la réception de la référence de départ se produisant périodiquement et du signal de capteur respectif généré par chaque capteur et, après la réception du signal de capteur respectif :

    la détermination d'un capteur particulier de la pluralité de capteurs qui a généré le signal de capteur respectif,

    sur la base du nombre de la pluralité de repères qui ont été détectés entre le moment où le signal de capteur respectif a été généré et la référence de départ la plus récente, l'identification d'un d'une pluralité de segments circonférentiels de suivi sur la tige d'application, dans lequel chacun de la pluralité de segments de suivi est, respectivement, associé à un nombre différent de repères, et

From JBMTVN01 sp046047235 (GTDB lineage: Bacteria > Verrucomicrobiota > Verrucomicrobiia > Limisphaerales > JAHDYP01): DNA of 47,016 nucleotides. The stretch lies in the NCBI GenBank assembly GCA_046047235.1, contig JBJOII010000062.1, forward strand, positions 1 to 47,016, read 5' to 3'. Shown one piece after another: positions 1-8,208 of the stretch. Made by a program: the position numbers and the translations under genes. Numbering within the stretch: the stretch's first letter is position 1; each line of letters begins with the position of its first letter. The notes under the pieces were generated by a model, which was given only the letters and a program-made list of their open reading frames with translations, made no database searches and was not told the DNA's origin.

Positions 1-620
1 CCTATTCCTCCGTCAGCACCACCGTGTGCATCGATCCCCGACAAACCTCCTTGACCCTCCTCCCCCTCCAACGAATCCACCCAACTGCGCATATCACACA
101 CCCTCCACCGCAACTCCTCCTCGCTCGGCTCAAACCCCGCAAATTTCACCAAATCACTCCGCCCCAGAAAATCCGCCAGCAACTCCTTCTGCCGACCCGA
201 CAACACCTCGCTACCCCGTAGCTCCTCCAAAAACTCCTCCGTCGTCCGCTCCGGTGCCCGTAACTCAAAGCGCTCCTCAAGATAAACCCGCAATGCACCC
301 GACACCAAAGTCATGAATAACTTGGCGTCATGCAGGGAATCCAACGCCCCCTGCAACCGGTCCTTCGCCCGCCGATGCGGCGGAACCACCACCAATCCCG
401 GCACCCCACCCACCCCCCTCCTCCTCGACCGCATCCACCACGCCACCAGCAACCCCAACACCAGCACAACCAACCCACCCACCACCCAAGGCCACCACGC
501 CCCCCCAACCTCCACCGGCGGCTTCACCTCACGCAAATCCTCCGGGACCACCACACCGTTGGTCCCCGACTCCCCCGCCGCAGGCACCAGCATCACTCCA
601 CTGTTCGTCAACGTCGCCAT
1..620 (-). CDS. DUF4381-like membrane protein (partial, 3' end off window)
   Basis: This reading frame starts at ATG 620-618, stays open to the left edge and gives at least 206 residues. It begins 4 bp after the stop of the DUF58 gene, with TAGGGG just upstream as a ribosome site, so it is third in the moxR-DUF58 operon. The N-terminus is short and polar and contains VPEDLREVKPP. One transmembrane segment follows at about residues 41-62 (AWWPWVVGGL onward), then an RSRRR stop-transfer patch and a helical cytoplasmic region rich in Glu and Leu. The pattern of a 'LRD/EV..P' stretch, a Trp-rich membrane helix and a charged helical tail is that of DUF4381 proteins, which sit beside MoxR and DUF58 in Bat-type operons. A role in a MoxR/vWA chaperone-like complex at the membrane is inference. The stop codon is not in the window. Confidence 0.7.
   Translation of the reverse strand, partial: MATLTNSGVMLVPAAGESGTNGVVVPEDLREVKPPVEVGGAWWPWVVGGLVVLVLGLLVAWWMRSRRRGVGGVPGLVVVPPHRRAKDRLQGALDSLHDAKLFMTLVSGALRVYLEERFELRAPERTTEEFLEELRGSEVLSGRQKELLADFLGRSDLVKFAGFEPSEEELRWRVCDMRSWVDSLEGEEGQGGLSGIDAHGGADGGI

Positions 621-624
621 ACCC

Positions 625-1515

la mémorisation du signal de capteur respectif pour associer le signal de capteur respectif au segment de suivi identifié.


     
    16. Procédé selon la revendication 15, dans lequel
    la génération de la référence de départ comprend la remise du compteur à une valeur initiale.
     




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    Cited references

    REFERENCES CITED IN THE DESCRIPTION



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    Patent documents cited in the description